By Mark Bello
Many people believe that depression is easily identifiable, manifesting itself as persistent sadness that doesn’t go away. They make assumptions about how someone struggling with depression will look and behave.
While depression affects a person’s mood, it goes beyond feeling sad or “down in the dumps.” It can last months, years, or—more often than not—a lifetime. From a lack of will to physical pain, depression often drains one’s energy, motivation, and concentration, even in performing normal, daily activities. Additionally, it can affect one’s thinking, interfering with the ability to overcome even the smallest hurdles in life.
Depression expresses itself in various ways
Sometimes obvious, while other times the signs are so subtle that someone personally affected by depression will not even realize it. Sufferers will not only fail to recognize symptoms for what they really are, but develop ways of coping with their problems and hiding their illness from others. Oftentimes, they will think something else is wrong. As a result, many people go undiagnosed.
So, how can you tell if you are depressed?
It seems like a silly question, but a surprising number of people fail to spot the signs. Due to a lack of awareness of what depression consists of or an aversion to admitting a mental or emotional illness, they see themselves as suffering from stress, fatigue, being overworked, or even a physical disease. The signs are ignored—from the dramatic and obvious to the subtle and the secret.
Here are 15 factors to consider:
- You just want to stay in bed. Despite getting plenty of sleep, you still wake up tired or fatigued. On the other hand, you may suffer from insomnia and forgetfulness.
- You associate your afternoon slump with the need for copious amounts of coffee.
- You confuse depression with sadness. For example, you attribute your thoughts and feelings to a major problem or life crisis, such as a job loss or the death of a loved one.
- You try to convince yourself you are fine and put on a façade everywhere you go. While you make your life look perfect on the outside, you are sad internally.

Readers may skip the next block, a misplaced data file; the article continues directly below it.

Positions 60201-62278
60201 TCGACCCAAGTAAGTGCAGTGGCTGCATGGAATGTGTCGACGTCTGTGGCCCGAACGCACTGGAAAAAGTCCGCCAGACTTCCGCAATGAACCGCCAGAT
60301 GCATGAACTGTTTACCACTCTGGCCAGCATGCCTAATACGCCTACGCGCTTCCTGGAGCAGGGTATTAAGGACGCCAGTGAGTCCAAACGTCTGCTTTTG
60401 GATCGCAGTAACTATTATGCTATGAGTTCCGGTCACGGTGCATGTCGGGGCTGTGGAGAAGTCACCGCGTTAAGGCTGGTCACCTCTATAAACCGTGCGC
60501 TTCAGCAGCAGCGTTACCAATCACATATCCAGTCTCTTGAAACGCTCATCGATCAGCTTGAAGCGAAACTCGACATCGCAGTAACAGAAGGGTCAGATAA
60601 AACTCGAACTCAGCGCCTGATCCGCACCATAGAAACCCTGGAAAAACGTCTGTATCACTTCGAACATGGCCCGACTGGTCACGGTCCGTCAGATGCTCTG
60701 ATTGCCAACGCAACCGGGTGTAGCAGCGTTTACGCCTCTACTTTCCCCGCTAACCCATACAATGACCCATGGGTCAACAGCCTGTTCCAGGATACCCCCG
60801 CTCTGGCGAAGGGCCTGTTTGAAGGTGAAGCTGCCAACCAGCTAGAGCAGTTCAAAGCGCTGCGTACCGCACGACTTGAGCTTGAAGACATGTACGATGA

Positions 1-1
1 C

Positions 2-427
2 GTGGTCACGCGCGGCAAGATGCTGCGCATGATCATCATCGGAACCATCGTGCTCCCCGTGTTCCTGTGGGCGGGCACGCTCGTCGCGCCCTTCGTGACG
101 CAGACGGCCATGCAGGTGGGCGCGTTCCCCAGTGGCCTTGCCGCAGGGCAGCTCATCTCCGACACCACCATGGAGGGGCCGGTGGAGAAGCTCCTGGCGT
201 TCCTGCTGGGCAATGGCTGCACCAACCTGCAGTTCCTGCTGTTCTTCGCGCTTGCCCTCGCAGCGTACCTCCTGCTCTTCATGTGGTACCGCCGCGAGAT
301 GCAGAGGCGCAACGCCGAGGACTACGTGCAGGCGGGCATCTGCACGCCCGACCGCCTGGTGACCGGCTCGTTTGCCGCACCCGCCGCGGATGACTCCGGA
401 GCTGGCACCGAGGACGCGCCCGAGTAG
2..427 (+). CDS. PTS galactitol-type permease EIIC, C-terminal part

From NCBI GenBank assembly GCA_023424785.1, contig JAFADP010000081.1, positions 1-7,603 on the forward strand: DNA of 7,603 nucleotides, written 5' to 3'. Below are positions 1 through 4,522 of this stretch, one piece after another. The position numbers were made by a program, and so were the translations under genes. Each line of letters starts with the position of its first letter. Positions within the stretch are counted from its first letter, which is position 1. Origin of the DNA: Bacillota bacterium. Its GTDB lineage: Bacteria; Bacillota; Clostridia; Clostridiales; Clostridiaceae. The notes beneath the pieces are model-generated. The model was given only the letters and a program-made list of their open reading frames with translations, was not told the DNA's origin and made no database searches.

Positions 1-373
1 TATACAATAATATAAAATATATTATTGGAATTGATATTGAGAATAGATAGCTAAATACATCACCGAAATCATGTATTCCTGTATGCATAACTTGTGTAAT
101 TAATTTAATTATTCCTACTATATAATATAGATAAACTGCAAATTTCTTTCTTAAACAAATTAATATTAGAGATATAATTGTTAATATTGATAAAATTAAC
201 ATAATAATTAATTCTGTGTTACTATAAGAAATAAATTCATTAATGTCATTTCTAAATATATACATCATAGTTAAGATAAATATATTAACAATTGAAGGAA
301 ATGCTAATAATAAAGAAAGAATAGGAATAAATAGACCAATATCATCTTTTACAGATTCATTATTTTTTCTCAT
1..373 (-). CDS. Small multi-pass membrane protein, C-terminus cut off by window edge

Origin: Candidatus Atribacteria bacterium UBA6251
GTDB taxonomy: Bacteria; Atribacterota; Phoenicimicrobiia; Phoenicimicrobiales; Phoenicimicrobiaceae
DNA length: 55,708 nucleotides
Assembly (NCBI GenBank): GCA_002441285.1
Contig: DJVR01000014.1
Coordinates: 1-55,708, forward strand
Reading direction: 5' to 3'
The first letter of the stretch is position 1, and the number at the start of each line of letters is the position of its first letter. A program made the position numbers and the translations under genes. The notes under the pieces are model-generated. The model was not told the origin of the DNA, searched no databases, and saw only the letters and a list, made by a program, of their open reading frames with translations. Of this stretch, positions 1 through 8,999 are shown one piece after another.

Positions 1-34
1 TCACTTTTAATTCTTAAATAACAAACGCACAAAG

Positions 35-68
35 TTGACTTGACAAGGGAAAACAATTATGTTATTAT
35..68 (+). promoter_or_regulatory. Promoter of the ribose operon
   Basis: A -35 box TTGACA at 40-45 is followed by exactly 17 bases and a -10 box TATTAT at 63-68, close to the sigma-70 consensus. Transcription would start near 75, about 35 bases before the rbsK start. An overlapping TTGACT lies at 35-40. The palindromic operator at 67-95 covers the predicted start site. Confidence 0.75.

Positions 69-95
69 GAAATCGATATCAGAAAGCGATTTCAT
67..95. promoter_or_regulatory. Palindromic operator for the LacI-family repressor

- You have difficulty communicating your emotions.
- You harbor negative energy inside; the only way to release it is to lash out at others. You tend to lose your temper easily and conflicts quickly escalate into fights.
- You have mood swings without cause. You cry for no apparent reason. You could be happy one minute and crying the next. You may overreact to insignificant sadness and ignore major bad news.
- You stop socializing and pull away from friends and family or from activities you once enjoyed.
- You feel worthless and unloved and may be considering harming yourself or ending your life.
- You have trouble concentrating on tasks; whether it be schoolwork, a job, or simply staying focused during conversations.
- You engage in behaviors that signal “masked depression” to forget your problems. You may drink alcohol or look to food for comfort. You may lose the majority of your appetite as a subconscious need to control something.
- You assume your mood is contributing to chronic pain or a medical condition or illness. However, some conditions, such as hypothyroidism, cancer, and hepatitis, can cause depression. Nutritional deficiencies and some medications are culprits, as well.
- You choose to forego feeling altogether. You have a hard time responding to affection and concern from others.
- You work harder, not smarter. The classic example is trying to exercise your way to happiness: If you already log a few hours a week at the gym, spending another 30 minutes every day may briefly lift your spirits.
- You are experiencing a marked slowing down of your motor responses such as eye-hand coordination. It manifests as a slowing of coordination, speech and impaired articulation.
Depression is an illness
A chemical imbalance in the brain that takes more than a “band-aid approach” to fix. Symptoms vary from person to person. If you have at least five of the signs listed, and they last for more than two weeks, and are not clearly caused by a medical disorder, drug use, or the death of a loved one, you may be suffering from depression. It is important to seek medical advice as soon as possible. Otherwise, you risk heading into a spiral from which you may have a hard time recovering. More importantly, know that depression is highly treatable.